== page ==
The Value of Post-Its and Asking Why

Post by Chi Hung

photo (17)

The empathy map provided good resources that we could use for creating the POV.  By running through the colorful post-its populating the 4 quadrants, we brainstormed on all the possible needs of the particular user segment.  Having one person at the board writing down all the brainstormed solutions has it perks – it was fast and efficient.  We then elaborated more on the brainstormed needs through interview notes and conversation transcripts, before proceeding to synthesize the important needs into different categories.

Trying to delve into the ‘insights’ relating to the ‘needs’ was a slightly trickier affair.  We deployed the ‘why’ method.  By constantly probing deeper into the ‘need’ by asking ‘why-s’ repeatedly, we were able to unravel the different layers and nuances of the stories.  For example, one of the needs of a particular user segment was to gain a meaningful place in society.  While this statement holds truth, it felt light and too seemingly obvious.  We then asked the ‘why’ – e.g. Why do they want a purposeful position in society, i.e. a job?  Because they want to feel valued.  Why do they need to feel valued? etc.  Through iterations, we were able to land on the insight that this particular user segment was motivated by shame and embarrassment cast upon by societal members.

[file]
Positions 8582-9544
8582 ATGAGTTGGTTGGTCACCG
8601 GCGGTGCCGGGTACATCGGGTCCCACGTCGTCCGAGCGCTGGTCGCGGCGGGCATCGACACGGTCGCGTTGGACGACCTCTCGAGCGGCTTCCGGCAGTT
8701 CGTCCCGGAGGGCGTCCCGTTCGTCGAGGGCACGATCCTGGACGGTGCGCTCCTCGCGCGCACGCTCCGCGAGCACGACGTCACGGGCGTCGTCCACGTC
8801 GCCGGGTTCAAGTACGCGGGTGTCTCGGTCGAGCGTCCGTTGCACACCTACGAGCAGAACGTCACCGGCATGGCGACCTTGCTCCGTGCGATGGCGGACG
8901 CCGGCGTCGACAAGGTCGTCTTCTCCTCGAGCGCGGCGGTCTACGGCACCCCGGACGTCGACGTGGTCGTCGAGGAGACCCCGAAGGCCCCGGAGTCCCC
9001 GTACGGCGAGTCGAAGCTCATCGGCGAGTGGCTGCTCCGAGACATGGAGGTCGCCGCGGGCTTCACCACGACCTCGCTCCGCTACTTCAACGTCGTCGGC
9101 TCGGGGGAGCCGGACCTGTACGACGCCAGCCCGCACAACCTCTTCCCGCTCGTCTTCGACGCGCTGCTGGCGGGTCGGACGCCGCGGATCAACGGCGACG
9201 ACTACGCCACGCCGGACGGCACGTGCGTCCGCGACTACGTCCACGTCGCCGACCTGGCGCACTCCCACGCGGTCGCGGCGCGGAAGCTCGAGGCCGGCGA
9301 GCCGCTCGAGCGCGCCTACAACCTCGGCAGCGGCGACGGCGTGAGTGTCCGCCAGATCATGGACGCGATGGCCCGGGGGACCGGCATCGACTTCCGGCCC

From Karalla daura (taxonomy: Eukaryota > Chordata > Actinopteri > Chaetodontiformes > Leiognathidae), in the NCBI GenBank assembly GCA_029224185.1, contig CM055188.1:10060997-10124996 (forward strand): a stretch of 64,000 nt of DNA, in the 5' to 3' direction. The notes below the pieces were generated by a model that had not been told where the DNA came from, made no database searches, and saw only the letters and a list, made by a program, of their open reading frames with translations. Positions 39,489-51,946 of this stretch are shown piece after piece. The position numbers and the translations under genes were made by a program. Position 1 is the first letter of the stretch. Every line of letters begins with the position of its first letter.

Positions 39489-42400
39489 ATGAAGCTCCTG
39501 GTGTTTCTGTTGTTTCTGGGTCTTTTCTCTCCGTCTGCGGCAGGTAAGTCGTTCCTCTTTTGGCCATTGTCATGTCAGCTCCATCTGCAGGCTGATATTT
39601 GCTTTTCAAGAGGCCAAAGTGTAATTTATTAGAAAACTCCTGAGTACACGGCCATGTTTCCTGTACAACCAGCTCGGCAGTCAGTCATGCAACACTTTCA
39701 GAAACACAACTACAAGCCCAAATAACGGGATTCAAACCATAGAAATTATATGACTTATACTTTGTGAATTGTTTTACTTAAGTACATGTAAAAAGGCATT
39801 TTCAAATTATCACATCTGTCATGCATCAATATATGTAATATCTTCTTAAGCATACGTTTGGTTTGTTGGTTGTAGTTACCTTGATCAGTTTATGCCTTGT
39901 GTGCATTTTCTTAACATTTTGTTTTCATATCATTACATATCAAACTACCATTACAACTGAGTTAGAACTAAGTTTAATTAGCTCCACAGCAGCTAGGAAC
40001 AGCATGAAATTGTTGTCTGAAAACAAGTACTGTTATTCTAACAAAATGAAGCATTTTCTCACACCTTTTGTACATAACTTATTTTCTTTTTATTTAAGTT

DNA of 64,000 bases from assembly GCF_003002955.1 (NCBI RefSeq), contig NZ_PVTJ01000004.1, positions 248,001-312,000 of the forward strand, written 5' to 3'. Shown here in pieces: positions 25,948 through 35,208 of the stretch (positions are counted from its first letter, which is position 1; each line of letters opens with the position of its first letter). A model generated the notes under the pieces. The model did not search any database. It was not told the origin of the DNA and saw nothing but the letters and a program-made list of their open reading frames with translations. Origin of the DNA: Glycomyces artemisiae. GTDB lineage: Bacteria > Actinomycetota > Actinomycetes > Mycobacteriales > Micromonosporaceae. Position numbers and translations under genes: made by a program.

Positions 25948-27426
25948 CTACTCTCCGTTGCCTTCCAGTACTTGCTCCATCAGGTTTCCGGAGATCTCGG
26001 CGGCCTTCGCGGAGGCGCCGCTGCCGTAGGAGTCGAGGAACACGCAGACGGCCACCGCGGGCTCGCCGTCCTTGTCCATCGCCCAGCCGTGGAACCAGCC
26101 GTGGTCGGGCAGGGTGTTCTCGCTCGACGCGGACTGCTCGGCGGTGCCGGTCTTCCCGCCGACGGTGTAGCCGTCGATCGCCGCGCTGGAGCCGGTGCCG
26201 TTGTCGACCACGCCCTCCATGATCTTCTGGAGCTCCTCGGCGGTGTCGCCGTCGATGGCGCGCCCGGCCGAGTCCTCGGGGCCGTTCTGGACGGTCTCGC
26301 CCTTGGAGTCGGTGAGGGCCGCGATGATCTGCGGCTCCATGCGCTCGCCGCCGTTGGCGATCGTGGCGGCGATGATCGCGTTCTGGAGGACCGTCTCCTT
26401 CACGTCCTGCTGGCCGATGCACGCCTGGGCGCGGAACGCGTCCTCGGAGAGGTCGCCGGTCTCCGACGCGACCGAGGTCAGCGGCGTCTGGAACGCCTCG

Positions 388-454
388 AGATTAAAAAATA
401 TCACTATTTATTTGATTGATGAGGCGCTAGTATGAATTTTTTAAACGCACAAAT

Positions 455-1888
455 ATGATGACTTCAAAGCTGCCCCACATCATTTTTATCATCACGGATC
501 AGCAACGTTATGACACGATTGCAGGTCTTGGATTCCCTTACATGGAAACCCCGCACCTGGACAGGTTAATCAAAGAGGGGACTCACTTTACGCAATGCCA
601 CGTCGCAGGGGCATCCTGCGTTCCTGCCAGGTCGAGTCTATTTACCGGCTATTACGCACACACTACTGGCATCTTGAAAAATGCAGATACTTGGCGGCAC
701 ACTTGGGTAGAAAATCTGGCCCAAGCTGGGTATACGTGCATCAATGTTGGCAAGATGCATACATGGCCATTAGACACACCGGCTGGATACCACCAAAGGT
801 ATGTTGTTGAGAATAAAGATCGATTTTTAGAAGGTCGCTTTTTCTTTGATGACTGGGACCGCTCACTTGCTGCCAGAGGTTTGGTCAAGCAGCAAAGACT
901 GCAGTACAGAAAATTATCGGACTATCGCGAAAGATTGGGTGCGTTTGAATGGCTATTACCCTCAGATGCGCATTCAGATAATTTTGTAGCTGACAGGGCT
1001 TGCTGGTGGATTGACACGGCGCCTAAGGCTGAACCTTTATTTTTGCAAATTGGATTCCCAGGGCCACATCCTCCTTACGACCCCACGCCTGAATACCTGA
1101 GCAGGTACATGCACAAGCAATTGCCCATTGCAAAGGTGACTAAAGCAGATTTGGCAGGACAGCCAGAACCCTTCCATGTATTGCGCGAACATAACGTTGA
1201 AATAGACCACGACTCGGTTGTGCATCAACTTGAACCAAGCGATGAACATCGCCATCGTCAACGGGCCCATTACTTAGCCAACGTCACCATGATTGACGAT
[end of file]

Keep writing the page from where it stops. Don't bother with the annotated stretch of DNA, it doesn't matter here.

Once this part was completed, we rephrased the wording to describe our user segment. Having descriptive adjective words describing the users proved to important as it allows for the audience to immediately form a mental image of the user in their minds, and to further evoke empathy from the users.

Throughout this process, we believe that using writing our thoughts out on colorful post-its and pasting them on the board helped us tremendously with our thought process.  Apart from lending some form of structure and clarity, the post-its allowed us to organize our notes accordingly by moving the post-its around the board as needed.

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